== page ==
Here is the blog I wrote on October 4, 2013, after receiving a call, and having a 12 -15 minute discussion, with Hobby Lobby President Steven Green:



Ken Berwitz

This morning, I had a very pleasant interview with Kristi Eaton, an Associated Press reporter working out of the Oklahoma City, Oklahoma office.  I’m guessing you have a pretty good idea of what we discussed.

One of the last things we talked about was that – according to the news reports I had read – Joel Jackson, a corporate manager at Hobby Lobby, claimed he had reached out to me and I had not responded.  I reminded her that this was entirely untrue, and reiterated that no one from the company at any level had ever contacted me.

So we hung up, and my “you have a message” button started flashing.  I check to see who called, and – wonder of wonders, miracle of miracles – it was Steve Green, President of Hobby Lobby.

I called back, and was told he had just stepped into a meeting but would be available shortly.

Sure enough, less than a half hour later, Steve (yes, we are now on first name terms) did call.

We had a conversation which lasted something like 12 – 15 minutes.  Here is the essence of that conversation:

I started by apologizing to him – more exactly, to his father – for the last line of my blog (“david green can go to hell”).  It was not a very nice thing to say, it was written in anger, and, at that time, I had no idea of how many people would actually be reading it (not that this really matters; if it’s wrong, it’s wrong).  Steve was gracious enough to accept my apology – which I asked that he pass along to his father, who, I hope, accepts it as well.

Steve then assured me in strongest terms that, my observations notwithstanding, Hobby Lobby not only is not intentionally refusing to stock Jewish-oriented items, but that it is very supportive and respectful of Jews, and is a very pro-Israel organization. (I would assume the Greens’ support of Israel is, in no small part, related to belief in the biblical prophecies that Israel would once again be created as a Jewish state, but we certainly did not get into any theological discussion).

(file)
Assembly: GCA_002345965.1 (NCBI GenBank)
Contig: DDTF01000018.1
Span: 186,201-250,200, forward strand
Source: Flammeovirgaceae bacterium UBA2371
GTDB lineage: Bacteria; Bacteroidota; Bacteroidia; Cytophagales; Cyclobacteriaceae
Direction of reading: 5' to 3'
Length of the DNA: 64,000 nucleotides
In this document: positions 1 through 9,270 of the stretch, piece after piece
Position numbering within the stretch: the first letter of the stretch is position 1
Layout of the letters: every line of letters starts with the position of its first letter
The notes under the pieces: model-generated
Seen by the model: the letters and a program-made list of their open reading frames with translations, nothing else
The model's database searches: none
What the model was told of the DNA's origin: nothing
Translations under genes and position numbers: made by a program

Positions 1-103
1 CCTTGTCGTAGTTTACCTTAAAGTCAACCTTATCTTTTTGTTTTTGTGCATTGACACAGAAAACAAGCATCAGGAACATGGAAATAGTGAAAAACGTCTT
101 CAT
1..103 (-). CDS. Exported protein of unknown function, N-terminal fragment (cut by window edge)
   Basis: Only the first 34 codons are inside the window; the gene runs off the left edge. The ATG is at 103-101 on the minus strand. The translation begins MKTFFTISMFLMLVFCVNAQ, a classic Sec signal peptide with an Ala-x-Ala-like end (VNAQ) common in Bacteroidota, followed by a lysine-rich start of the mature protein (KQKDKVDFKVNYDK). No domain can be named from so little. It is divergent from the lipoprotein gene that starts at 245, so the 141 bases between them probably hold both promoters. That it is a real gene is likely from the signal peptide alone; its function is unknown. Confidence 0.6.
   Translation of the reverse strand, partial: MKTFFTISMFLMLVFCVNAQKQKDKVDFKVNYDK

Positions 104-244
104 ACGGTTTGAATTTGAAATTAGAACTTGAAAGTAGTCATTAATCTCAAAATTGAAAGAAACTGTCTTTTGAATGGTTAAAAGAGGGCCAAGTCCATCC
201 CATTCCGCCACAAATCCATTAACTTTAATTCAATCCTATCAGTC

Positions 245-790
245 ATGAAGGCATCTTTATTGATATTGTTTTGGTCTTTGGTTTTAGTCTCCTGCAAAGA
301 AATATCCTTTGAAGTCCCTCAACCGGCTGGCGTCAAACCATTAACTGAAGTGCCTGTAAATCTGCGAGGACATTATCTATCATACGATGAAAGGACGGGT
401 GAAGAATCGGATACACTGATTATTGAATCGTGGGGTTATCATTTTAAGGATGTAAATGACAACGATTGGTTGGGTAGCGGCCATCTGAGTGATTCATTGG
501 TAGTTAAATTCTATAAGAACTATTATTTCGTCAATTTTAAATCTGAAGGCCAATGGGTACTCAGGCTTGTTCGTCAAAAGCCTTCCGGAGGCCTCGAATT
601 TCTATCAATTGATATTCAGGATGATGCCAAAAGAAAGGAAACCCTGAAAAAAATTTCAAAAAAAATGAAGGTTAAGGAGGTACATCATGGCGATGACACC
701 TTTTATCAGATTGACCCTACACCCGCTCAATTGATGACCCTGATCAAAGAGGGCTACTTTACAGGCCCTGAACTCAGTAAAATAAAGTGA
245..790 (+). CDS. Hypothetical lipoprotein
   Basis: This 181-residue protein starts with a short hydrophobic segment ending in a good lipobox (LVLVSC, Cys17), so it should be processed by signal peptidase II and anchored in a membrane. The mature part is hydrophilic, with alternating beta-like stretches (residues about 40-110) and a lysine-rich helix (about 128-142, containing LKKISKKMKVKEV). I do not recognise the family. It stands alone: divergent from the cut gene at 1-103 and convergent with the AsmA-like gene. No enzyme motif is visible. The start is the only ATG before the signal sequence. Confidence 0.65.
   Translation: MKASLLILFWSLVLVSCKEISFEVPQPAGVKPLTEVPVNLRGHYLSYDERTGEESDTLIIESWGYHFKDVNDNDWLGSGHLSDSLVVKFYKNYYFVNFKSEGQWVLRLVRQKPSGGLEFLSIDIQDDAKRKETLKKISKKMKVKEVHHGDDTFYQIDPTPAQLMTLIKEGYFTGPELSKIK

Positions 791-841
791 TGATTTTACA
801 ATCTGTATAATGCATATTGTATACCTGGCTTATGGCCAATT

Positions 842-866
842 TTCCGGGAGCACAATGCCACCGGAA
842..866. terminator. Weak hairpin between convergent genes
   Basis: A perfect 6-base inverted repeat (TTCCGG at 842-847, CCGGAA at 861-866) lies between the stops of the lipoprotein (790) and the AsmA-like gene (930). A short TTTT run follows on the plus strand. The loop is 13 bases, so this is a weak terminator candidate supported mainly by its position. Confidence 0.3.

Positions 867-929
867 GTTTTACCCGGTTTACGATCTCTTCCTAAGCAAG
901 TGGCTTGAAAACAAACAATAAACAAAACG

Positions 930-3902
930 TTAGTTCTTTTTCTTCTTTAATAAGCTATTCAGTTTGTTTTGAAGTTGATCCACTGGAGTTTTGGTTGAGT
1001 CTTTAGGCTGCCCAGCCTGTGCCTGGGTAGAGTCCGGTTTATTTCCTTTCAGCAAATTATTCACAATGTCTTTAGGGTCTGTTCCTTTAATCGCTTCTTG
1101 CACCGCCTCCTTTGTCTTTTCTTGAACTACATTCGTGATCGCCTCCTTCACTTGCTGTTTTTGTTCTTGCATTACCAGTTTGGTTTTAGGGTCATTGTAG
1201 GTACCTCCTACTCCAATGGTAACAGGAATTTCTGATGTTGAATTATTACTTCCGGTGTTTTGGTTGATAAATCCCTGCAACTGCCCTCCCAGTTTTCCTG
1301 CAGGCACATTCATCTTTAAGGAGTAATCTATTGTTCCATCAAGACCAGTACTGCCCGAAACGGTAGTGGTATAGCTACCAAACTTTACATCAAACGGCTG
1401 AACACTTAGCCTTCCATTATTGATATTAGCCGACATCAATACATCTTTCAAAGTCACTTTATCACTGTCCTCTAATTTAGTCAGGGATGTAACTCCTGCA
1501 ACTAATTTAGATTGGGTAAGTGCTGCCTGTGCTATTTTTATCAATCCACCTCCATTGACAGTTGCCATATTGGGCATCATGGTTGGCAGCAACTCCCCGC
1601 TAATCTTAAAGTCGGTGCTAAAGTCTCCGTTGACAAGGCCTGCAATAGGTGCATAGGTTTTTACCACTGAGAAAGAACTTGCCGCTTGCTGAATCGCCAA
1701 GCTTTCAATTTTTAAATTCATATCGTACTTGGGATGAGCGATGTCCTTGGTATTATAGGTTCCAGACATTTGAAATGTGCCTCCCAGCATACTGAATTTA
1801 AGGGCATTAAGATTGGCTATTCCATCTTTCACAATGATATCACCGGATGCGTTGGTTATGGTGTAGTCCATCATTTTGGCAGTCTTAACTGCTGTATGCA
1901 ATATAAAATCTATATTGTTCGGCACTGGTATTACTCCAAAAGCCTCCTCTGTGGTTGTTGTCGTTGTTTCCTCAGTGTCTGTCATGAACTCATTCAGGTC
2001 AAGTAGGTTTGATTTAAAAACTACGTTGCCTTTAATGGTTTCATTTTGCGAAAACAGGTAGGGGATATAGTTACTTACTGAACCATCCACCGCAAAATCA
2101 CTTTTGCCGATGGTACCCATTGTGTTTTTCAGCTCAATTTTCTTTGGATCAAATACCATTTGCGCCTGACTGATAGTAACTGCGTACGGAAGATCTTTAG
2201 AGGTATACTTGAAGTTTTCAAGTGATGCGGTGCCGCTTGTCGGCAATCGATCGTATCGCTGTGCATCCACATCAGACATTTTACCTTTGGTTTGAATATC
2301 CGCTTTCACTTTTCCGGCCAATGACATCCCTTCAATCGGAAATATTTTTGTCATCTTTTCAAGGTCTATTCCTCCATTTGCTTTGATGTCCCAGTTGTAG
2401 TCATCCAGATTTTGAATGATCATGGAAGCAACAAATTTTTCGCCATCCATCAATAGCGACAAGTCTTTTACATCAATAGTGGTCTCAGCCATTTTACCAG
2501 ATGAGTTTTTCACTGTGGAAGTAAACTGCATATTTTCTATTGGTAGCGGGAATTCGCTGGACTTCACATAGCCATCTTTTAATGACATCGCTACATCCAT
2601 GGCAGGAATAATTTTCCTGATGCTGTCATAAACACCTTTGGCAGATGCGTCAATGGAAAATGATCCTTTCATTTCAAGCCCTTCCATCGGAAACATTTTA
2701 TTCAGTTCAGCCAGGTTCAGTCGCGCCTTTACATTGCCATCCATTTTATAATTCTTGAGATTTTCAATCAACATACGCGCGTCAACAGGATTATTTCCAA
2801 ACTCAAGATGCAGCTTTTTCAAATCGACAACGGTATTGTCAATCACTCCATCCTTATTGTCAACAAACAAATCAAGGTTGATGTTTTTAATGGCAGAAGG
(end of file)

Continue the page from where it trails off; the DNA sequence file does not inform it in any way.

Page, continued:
He told me that the reason no Chanukah or Passover goods were in Hobby Lobby stores was that the company worked with a model of “cookie cutter” simplicity – i.e. that stock is identical from one store to the next.  He noted that Hobby Lobby carries 70,000 items, and every one of them is available in every store.

He said that, at some point in the past (I don’t know how long ago) Hobby Lobby had, in fact, offered a section of Jewish oriented goods, but that they did not sell well and were therefore dropped.

I responded that this may have been true at a time when there were far fewer Hobby Lobby stores in a far more limited geographic area.  But that, as the Hobby Lobby franchise has grown bigger and covered more geography, its simplicity/identical stock model is less and less workable, given the demographic diversity from location to location – with Marlboro, New Jersey being a particularly good example.

He agreed, and told me that his people were actively looking into how they can more specifically address the different populations in their stores’ immediate areas.

While not said in so many words, the implication seemed to be that the company’s rethinking process was not because the furor over my blog embarrassed it into doing so, but  – on a far more salutary level – that it created something of a “wakeup call” about the changes necessary for Hobby Lobby’s current, greatly expanded, status.

When I asked him why Corporate Manager Jackson would have said that he tried to reach me and I did not respond, Steve told me he had spoken to Mr. Jackson about it, and that Jackson emphatically states he never said any such thing; it was a misunderstanding.  (I spoke to the reporter afterwards, and she disputes this.  But I wasn’t there, so I can’t say).

Bottom line:  Do I know for a fact that any of what I was told is so?  No, of course I do not.

But in a spirit of good will and comity – which I hope Steve Green and his people have for me – I am very much inclined to give Hobby Lobby the benefit of the doubt, and see what happens next.

Heck, I’ve already started.  I’m capitalizing Hobby Lobby and Steve Green, aren’t I?

To be continued………


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